This content is provided by Americans for Tax Reform Foundation.
Food stamps were once a ubiquitous symbol of destitution in America. The program, administered by the US Department of Agriculture (USDA), was instituted in 1969 with the goal of helping to stop the poorest fraction of Americans from going hungry. In that year, 2.878 million Americans received an average monthly benefit of $6.63.
By the time President Reagan had taken office, the program had expanded significantly. In fiscal year 1981, 22.43 million Americans were on food stamps and the average monthly benefit was $39.49. Yet, keeping in mind his own famous words, “No government ever voluntarily reduces itself in size,” Reagan took steps to halt the proliferation of food stamps and the accompanying culture of dependency. Many Americans substituted jobs for welfare benefits during the Reagan recovery.
After the growth that occurred and cuts that were instituted in Reagan’s first two years, the number of food stamp recipients actually fell to 21.625 million in FY 1983. Growth in the cost of benefits over those two years was a modest 4.59%, rising to $11.152 billion from $10.63 billion.
The nature of the food stamps program, newly christened the “Supplementary Nutrition Assistance Program” (SNAP), has been radically transformed under President Obama. It is not for nothing that former House Speaker Newt Gingrich labeled President Obama “the food stamp president.” When President Obama took office in FY 2009, 33.49 million Americans were enrolled in SNAP and benefits totaled $50.36 billion. By FY 2011, 44.71 million Americans collected $71.813 billion in benefits. In just two years, the number of recipients increased by 33.5 percent while benefits shot up by a whopping 42.6 percent.
The data from the Obama era look even worse when one takes into account population growth. If the population of the US were the same as it was during President Reagan’s first term and the same proportion of the population received food stamp benefits, 59.614 million citizens would be enrolled in SNAP. That number is nearly three times the figure from two years into the Reagan presidency.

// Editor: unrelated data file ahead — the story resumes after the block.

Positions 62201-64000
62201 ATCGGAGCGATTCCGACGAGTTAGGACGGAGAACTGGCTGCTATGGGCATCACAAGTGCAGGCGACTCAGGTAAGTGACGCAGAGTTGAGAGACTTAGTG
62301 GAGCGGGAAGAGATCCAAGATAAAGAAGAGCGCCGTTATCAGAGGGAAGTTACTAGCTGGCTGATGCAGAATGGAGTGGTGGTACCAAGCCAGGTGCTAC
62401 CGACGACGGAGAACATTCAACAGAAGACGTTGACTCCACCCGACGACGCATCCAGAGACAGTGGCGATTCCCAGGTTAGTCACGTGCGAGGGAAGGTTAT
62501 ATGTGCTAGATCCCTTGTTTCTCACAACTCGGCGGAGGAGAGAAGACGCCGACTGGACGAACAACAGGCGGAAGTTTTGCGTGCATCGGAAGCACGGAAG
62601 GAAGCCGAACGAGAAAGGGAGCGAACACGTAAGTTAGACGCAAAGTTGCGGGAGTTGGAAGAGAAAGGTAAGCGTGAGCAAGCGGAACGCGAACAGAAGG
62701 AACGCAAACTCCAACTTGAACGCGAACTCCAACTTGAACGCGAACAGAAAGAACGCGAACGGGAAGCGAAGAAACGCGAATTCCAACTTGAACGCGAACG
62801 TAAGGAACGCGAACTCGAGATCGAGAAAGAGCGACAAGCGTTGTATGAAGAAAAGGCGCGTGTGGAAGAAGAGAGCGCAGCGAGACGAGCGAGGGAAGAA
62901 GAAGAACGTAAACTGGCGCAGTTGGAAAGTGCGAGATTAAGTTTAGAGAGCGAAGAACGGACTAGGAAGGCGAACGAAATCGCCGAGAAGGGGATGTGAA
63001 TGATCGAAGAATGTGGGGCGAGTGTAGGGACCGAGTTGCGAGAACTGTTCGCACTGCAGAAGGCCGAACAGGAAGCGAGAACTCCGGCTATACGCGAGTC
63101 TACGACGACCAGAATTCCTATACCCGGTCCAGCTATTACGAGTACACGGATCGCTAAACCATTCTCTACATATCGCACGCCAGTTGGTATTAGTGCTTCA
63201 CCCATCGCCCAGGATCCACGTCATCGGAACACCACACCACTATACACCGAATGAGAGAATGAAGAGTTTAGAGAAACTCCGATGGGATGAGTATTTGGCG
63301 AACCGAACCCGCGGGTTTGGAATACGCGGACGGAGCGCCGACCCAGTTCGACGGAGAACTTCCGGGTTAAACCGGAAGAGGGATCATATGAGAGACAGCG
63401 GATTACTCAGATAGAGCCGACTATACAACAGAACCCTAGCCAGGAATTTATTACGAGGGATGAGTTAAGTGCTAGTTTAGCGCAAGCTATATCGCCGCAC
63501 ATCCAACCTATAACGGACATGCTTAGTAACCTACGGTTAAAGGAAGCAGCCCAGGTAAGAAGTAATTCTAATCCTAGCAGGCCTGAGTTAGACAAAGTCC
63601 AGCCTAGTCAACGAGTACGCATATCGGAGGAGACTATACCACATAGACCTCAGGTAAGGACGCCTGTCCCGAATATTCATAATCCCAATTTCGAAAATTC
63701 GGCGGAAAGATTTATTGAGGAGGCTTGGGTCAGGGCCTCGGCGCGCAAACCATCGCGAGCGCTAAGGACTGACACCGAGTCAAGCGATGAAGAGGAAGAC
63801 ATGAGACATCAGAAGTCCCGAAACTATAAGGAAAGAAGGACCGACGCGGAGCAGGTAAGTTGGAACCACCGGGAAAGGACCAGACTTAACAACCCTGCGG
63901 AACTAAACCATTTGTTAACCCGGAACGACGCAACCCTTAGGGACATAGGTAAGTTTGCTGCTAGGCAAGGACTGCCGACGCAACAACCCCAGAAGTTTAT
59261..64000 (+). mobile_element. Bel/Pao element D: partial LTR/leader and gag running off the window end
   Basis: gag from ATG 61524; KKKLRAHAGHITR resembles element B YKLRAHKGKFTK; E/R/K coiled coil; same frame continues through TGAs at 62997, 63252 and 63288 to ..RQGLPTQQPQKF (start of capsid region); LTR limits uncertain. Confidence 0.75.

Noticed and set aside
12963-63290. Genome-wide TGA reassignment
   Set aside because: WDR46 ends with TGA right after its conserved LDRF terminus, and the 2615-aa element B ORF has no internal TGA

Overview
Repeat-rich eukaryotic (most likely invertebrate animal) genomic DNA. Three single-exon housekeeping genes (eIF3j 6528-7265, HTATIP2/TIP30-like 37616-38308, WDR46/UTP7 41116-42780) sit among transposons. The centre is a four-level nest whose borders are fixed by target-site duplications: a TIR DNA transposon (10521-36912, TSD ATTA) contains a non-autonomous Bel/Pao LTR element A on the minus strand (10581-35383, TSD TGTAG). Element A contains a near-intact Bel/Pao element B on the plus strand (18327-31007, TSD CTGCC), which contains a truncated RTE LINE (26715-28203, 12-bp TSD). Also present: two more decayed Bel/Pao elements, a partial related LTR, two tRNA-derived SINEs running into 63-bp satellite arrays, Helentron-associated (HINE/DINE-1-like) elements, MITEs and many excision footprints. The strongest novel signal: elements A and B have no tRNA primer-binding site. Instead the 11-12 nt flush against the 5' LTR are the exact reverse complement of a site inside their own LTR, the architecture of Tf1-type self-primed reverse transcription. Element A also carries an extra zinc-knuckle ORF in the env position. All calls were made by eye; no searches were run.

Moreover, the rise of food stamps has not affected all Americans equally. In certain geographical areas such as inner cities, dependency on government has risen to shocking levels. In New York’s 16th Congressional district, for instance, more than 40 percent of households receive SNAP benefits.
Unbelievably, the USDA’s website informs visitors that “SNAP also has an economic multiplier effect with every $5 in new SNAP benefits generating as much as $9 in total economic activity.” Here lies the basic economic worldview of the Obama administration: simply spend as much as possible on transfer payments that create dependency on government and growth will come.
The trouble with this misguided view is that President Obama and his Keynesian friends have forgotten the fundamental axiom that there is no free lunch. In reality, as Nobel Prize-winning economist Robert Barro has noted, transfer payments such as food stamps increase deficits, necessitating future growth-killing taxes. Moreover, SNAP reduces the incentive to work, which depresses growth in and of itself. Unsurprisingly, economic facts continue to bear out these common sense observations as food stamp proliferation has not resulted in anything resembling rapid growth.
With the supposed magical multiplier effect of food stamps being trumpeted by important figures in the Obama administration including Agriculture Secretary Tom Vilsack, it is unlikely that the growth of the SNAP program will soon be curbed. As such, America appears to face a future in which more workers are converted to dependents of the government under President Obama.